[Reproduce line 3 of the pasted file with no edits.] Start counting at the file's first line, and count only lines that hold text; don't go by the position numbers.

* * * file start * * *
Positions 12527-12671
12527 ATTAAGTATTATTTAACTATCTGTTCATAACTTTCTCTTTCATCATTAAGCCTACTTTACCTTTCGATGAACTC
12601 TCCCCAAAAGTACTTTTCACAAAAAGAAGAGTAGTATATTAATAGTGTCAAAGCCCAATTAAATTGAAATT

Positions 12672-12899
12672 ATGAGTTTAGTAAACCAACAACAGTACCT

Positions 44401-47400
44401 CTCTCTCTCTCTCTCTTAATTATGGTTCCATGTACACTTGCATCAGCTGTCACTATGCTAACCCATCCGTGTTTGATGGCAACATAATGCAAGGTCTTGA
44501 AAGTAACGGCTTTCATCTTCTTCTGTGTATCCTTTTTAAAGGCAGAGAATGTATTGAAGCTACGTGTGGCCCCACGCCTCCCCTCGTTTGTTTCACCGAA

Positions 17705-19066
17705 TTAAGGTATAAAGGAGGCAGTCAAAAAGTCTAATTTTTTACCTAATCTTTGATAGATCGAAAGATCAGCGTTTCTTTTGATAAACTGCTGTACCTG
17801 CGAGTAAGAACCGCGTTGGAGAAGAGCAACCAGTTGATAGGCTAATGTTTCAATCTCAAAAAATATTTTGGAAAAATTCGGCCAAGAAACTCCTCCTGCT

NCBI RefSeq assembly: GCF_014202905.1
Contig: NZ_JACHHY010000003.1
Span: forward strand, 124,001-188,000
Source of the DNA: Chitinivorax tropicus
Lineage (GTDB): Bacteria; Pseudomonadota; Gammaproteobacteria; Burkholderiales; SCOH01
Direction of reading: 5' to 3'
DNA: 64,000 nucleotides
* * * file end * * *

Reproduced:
12601 TCCCCAAAAGTACTTTTCACAAAAAGAAGAGTAGTATATTAATAGTGTCAAAGCCCAATTAAATTGAAATT